The present invention is directed to a quick connection apparatus for a computer circuit board module such as is used in supercomputers. The modules are slid into a channeled frame in the computer in a stacked configuration. Each module having two cold plates and at least two circuit boards layered around each cold plate so that the cold plates dissipate the heat from the boards. According to the present invention, quick connects and disconnects are provided for electrical power and ground, for connections from the edges of the circuit boards for input and output signals, and for liquid coolant. According to the present invention, the modules can be inserted into the board stacks and removed without bolting and unbolting connections for the various inputs and outputs to and from the modules.
The electric power connections are made from the modules to the power bus with compliant power conductors on a rear end of the modules engaging bus bars of the power buses. The compliant conductors provide for insertion of modules and automatic engagement of the electrical contacts without additional steps being taken. The compliant conductors are compressed slightly upon insertion so that curved contactor bars remain in contact with the power bus bars. Similarly, upon removal of the modules, the contactor bars slide out from between the bus bars without any additional steps required for unlocking.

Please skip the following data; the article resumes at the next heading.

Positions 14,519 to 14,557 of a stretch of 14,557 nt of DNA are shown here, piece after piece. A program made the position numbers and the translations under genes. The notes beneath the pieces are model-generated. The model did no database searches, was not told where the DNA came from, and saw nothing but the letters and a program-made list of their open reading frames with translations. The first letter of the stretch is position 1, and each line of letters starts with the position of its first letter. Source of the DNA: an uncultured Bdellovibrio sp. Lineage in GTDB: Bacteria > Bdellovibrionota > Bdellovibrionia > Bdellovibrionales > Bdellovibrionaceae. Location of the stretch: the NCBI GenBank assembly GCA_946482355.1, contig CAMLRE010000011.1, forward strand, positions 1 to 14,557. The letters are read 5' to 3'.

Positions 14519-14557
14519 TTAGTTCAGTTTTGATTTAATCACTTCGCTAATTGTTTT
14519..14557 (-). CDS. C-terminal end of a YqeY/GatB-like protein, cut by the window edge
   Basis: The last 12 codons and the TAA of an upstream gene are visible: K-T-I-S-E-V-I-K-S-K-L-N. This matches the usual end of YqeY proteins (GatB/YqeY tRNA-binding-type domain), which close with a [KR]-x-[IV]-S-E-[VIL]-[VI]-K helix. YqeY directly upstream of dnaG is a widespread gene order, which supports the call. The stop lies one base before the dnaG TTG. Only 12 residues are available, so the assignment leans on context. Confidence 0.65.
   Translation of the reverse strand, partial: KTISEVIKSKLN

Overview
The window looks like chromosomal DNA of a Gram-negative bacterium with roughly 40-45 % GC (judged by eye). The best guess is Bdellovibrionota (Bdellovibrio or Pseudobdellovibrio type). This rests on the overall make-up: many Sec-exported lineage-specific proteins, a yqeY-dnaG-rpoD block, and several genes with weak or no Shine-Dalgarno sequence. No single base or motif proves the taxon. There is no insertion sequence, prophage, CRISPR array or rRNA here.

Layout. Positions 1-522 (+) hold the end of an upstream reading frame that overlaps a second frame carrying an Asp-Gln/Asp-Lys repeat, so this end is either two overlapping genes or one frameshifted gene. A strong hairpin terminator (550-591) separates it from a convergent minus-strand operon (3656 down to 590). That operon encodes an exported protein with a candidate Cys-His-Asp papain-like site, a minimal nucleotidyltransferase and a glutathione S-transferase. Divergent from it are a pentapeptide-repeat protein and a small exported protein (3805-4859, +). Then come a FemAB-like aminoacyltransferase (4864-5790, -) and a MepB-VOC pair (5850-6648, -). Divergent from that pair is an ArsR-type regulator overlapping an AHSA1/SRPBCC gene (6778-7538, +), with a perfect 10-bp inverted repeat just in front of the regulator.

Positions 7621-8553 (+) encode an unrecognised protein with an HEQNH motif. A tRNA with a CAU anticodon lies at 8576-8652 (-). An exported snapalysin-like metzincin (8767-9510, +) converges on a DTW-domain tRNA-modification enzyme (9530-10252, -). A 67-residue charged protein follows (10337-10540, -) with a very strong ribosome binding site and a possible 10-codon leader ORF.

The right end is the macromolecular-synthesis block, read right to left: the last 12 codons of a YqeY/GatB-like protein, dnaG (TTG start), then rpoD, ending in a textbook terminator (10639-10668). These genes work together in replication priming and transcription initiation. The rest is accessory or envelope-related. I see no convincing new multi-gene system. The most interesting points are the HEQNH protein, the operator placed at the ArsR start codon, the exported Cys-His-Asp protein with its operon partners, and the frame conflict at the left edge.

The electrical ground connections from the modules are made with compliant conductors engaging a ground block of a fluid manifold. The ground block has bars extending therefrom engaging the compliant conductors of the module ground. The curved contactor bar of the compliant conductors automatically engage the bars upon sliding the modules into the computer frame. The compliant conductors slide out of contact with the bars of the ground block upon removing the module.